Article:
Monday, September 8, 2008

Young Bard

When Everett is playing alone, he has started to pretend with a couple of toys and sing a whole story about them. When I was doing dishes the other day, he came up with a song that had to have been about fifteen minutes long.

Since I am in the Primary now, I get to observe Everett there almost every week. It was surprising for me to learn that he doesn't participate much in the singing time. He sits, listens, and observes, but rarely actually sings. He is eager to help with things other than singing, like holding a picture or doing the motions. This past Sunday I learned something about him. He thrives in the spotlight. He piped up that he knew a song. The music leader decided to let him come up and lead it. He sang every word. His whole body was animated and his face was bursting with excitement. (For Everett, singing usually involves running around and "dancing".) I LOVE to see him like that. I wish I could inspire that kind of enthusiasm for the rest of singing time, but I can see that this little boy is a performer and find myself wondering where in the world this came from.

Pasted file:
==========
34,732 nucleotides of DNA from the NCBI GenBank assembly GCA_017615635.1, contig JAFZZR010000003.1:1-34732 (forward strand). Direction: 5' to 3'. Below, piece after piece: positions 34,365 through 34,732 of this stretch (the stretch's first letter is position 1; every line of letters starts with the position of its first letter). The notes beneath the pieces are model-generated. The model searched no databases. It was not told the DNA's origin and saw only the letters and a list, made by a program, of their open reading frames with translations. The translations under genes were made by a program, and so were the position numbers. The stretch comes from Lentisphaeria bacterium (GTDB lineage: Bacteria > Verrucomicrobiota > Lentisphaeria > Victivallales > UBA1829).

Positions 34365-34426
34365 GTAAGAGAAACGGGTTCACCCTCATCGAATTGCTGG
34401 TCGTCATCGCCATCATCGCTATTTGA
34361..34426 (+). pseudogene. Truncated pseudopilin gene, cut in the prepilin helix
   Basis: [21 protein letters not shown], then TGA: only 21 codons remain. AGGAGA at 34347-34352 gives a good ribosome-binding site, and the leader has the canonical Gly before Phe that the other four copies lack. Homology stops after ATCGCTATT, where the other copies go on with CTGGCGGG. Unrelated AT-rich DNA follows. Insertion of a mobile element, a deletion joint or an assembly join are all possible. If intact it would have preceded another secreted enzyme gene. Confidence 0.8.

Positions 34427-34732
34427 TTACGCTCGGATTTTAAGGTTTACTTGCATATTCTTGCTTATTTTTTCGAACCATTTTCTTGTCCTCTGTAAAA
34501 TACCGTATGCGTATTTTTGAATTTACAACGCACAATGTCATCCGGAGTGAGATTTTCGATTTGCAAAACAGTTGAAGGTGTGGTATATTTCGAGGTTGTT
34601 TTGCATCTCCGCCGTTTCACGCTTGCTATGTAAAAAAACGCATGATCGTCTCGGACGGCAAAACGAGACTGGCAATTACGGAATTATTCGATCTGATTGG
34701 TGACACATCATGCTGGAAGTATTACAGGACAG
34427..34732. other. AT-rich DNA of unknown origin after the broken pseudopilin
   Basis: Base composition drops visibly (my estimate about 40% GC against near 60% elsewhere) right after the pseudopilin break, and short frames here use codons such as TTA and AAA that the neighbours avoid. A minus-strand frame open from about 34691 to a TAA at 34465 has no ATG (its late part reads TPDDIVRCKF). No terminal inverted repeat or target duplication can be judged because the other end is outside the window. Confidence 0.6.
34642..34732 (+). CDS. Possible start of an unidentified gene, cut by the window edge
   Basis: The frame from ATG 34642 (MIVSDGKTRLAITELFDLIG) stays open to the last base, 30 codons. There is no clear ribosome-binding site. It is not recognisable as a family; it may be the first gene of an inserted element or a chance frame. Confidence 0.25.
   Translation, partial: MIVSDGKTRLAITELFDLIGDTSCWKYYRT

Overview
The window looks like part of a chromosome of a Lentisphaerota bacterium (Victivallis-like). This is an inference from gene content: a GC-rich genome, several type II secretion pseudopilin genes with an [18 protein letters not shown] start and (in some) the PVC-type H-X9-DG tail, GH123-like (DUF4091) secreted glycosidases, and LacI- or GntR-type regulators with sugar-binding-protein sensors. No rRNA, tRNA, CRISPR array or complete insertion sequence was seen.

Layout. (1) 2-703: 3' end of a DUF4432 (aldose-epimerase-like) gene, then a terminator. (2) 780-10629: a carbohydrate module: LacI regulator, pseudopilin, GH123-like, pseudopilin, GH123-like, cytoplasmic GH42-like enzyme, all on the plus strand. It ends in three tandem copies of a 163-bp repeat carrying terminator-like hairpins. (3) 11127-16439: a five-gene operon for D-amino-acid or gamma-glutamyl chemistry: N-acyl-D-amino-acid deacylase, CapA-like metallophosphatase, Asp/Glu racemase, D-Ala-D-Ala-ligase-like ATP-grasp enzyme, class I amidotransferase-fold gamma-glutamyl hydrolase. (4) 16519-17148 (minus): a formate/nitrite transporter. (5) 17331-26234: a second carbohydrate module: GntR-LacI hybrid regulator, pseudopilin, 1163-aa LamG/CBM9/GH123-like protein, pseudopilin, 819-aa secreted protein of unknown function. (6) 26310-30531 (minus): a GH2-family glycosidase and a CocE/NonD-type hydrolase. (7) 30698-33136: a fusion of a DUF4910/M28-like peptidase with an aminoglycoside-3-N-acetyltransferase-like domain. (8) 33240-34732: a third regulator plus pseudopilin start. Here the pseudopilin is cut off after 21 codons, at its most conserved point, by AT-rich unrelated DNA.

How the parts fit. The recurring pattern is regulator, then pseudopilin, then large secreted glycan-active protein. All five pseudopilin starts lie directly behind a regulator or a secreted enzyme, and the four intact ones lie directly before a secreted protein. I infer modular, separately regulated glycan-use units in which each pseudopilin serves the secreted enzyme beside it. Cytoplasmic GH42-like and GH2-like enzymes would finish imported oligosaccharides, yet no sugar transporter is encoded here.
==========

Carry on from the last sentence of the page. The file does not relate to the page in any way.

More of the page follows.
When I was younger, I was painfully shy. I still have a lot of performance anxiety, though I have improved a good bit over the years. I hope that Everett never grows out of his exuberance and gregariousness.

One thing that he has grown out of is his blanket. The other day, he informed us that it wasn't his anymore. It was one of his sisters'. His blankies have been put away for some time. (He was so attached to his blankie that I cut it in half so I could wash half of it at a time.) This one has mainly served as a cape. I will never forget the day he wore it to the park, along with his turtle goggles. Wouldn't it be nice to never worry about things like what other people might think of you if you wore a cape and turtle goggles?

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